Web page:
eric gordon

Sixers' late collapse sealed by Eric Gordon buzzer-beating 3

Sixers' late collapse sealed by Eric Gordon buzzer-beating 3

BOX SCORE

If the Sixers are going to take the next step in their development, it’s going to start right before the game ends. 

The team has to figure out how to close out late in the fourth quarter. The Sixers have blown leads down the stretch in the past (a fairly common result in recent years), but their 105-104 defeat to the Rockets had a different burn to it (see observations).

“I think this is the toughest one,” T.J. McConnell said. “To work as hard as we did, I certainly think we deserved that one.”

The Sixers weren’t a lottery-bound team making a statement against a contender on Wednesday. This time around, they are a revamped and playoff-hungry squad with a chance to compete any given night.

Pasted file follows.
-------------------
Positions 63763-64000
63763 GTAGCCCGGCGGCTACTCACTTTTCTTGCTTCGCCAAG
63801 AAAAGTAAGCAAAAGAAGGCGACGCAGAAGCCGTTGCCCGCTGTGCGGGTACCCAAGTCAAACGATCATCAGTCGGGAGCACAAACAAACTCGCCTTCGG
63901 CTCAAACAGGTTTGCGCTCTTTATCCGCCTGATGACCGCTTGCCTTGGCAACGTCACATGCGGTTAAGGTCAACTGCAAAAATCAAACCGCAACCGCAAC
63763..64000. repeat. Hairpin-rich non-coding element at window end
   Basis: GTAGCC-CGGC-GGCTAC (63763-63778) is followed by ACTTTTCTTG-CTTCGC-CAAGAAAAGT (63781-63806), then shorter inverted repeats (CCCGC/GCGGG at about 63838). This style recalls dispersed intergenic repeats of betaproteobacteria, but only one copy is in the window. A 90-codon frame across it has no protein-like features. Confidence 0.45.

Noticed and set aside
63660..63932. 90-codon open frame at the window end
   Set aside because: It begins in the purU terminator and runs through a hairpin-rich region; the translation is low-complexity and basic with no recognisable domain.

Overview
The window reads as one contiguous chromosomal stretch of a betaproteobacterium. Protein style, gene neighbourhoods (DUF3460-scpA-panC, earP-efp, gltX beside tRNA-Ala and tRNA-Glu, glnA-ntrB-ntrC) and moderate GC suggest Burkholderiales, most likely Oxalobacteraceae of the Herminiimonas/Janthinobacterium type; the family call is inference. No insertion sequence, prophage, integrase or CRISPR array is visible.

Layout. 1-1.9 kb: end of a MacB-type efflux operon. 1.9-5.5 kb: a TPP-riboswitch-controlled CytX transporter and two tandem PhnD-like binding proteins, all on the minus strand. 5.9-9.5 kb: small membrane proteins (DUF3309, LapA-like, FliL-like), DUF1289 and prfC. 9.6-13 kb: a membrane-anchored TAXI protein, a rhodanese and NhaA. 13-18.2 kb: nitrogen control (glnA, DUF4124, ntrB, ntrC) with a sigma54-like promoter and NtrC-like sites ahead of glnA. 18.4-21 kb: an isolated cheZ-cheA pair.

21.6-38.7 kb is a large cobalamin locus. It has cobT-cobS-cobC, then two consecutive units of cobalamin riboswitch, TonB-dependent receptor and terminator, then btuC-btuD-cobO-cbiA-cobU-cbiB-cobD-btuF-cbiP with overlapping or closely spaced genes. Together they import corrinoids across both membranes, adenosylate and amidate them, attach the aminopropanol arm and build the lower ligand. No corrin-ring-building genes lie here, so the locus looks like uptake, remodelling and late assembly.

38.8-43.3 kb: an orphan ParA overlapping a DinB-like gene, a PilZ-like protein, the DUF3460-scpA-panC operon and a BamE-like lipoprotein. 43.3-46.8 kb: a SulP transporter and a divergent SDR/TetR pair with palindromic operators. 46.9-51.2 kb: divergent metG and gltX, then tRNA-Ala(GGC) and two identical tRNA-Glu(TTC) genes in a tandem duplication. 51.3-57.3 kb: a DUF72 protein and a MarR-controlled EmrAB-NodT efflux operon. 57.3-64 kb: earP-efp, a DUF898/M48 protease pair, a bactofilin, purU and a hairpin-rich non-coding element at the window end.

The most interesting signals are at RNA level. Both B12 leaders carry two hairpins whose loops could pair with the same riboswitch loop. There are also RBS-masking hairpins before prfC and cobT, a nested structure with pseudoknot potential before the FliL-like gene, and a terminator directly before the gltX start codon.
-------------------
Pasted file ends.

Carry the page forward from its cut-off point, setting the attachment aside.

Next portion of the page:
The Sixers took a 104-96 lead off a layup by Ben Simmons with 3:05 to play. They didn’t score again the rest of the evening. 

The Rockets closed out the game on a 9-0 run and stole the win with a deflating buzzer-beating three from Eric Gordon in the corner (see video). The Rockets earned a key basket leading up to that play when Joel Embiid toppled over James Harden while blocking a shot and was whistled for goaltending (see story). Harden went on to sink a free throw to cut the Sixers’ lead to two with 30 seconds to go.